The Meaning Of Christmas
I hope you're all having a wonderful Christmas. I say "having" because the Christmas season goes on till the celebration of the Baptism of the Lord, this year on Sun. Jan. 9th. I feel it is important to remember this. The Mass readings and Divine Office prayers between now and the Baptism feast help us to put Christ's birth in the context of his Incarnation as God made Man, of his life, death and resurrection. In his birth the Passion is foreshadowed through the feast of the Holy Innocents (children massacred by King Herod in his failed attempt to root out and kill the prophesied threat to his throne) and obviously in the gift of Myrrh which was used for embalming the dead.
That's not to say that we should dampen peoples' spirits at this time of year by getting all morbid. But I think that being able to see and celebrate Christmas in its wider liturgical context can help people to overcome the inevitable feeling of let down that follows the "high" of carol services on crisp winter nights, mince pies around the fire, Christmas trees + decorations + presents + Nintendo Wii games played in a drunken stupor...
This is also one of the reasons why I always look forward to coming here to our Mother House in Ploërmel, Brittany (where I write this) 2 days after Christmas, not that we too get the Nintendo Wii out, but rather that the talks + discussions that we have together during our Study Session (whatever the theme is that year), and especially the fraternal warmth of our time together, help allay those post-Christmas blues.
On the theme of Christmas in the context of the liturgical year, here's a wonderful reflection on the meaning of Christmas by Andrew O'Connell in Ireland:
The Meaning of Christmas (The Irish Catholic, 23rd December 2010)
It happens sometime around six o’clock every Christmas Eve. The Angelus bell rings. The shops close. Everyone goes home. The hustle and bustle ceases. And Christmas finally arrives.
A strange stillness descends on the land and for a few hours there is a peace which we’re not used of. It’s in these rare hours that the meaning of Christmas becomes a little clearer, far removed from tinsel and Toy Shows and the nostalgia of “what’s another year”.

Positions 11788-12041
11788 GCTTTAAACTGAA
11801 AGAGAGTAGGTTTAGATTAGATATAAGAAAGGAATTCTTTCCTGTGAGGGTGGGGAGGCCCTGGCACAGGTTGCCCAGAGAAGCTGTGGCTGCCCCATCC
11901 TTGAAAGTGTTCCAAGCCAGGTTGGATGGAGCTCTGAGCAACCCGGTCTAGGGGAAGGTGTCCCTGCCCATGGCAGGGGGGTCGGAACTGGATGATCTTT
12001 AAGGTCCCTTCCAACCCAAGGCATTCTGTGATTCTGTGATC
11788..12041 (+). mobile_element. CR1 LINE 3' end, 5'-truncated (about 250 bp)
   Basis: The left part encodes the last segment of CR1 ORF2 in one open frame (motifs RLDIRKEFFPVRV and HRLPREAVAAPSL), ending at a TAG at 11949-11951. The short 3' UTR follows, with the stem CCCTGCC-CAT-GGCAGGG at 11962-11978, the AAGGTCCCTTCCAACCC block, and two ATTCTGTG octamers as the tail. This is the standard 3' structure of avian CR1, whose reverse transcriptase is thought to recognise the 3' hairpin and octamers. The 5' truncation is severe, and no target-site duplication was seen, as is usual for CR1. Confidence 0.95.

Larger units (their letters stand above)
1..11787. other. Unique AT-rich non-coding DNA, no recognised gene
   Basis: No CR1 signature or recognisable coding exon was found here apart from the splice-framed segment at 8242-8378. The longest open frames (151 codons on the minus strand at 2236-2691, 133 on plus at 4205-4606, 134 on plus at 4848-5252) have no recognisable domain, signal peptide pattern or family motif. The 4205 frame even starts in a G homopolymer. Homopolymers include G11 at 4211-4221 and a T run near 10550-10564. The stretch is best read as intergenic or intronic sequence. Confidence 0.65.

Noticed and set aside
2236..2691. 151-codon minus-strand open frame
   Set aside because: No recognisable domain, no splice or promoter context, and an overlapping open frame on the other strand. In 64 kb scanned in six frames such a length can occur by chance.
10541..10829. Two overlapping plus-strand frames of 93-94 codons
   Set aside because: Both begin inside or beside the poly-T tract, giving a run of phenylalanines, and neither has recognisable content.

My family lives in the countryside near Tralee. Our tradition on Christmas Eve is to attend the 10 o’clock Mass in our parish church, Our Lady and St. Brendan’s.
We live on a hill which looks out over the countryside of North Kerry. As we drive to Mass the houses in the distance seem to be dancing. From Ballyheigue to Listowel Christmas candles flicker in the windows. They’re placed there as a sign of welcome to the Holy Family should they happen to pass through Kerry this night. Twinkling at us in the skies above as we make our way are the lights of another Kingdom.
The Mass begins and in the packed church we try to comprehend the great mystery of the Incarnation. Tonight, the Word was made flesh and dwelt among us.
Nancy Griffith got it all wrong. “God is watching us from a distance,” she sang. He’s not at a distance. He’s here with us.
He’s with us as a baby. It’s a measure of the greatness of God that he can become so small. Later in the Mass he’ll do it again. He will give himself to us in the humble appearance of the host, a small piece of bread.
Bethlehem in Hebrew means “house of bread” and it is here that the Messiah is born. He will say of himself, “I am the bread of life”. So on this Holy Night, in the words of the Great Pope, John Paul II, adoration of the Child Jesus becomes Eucharistic adoration.
We look at the crib. See who has been given front row seats to witness this moment- the shepherds. We’ve always looked on them as avuncular friendly types. But, in the world of their time, shepherds were looked down upon; they were considered untrustworthy. And on this night when man has no room for God in the inn, God finds room for these outcasts in his stable.
We look at Mary. There’s a strange sadness about her, a melancholy. It’s more than the exhaustion of child birth. Tonight she looks as though she has already heard the words of Simeon and seems to know that this child will one day pierce her heart.
Beside her is Joseph. Strong and silent. He reminds me of another Joseph- the man from Arimathea, who will take the thirty three year old Christ from a cross and place him in a tomb.
And in a few months time we’ll be back in this church late at night again. Then it will be to celebrate an empty tomb. This baby in Bethlehem is also the Christ of Calvary.
The crib points to the cross and the cross to the empty tomb of resurrection and new life.
“Born that man no more may die, born to raise the sons of earth, born to give them second birth” rings the third verse of Hark the Herald Angels Sing. And for me, this is the meaning of Christmas. This is why we are joyful tonight. For tonight begins the story that will defeat death.
They say the gates of Heaven are thrown open on Christmas Eve. And so our thoughts wander to our loved ones who are no longer with us. We think of the happier Christmases of other years. And though our hearts are sad they don’t despair since Christ has changed death from a curse to a blessing.
This is the night which captivated us as children and enthralls us now as adults.
On this night, in a stable in Bethlehem, Heaven meets Earth.
And after this night nothing, nothing, is ever the same again.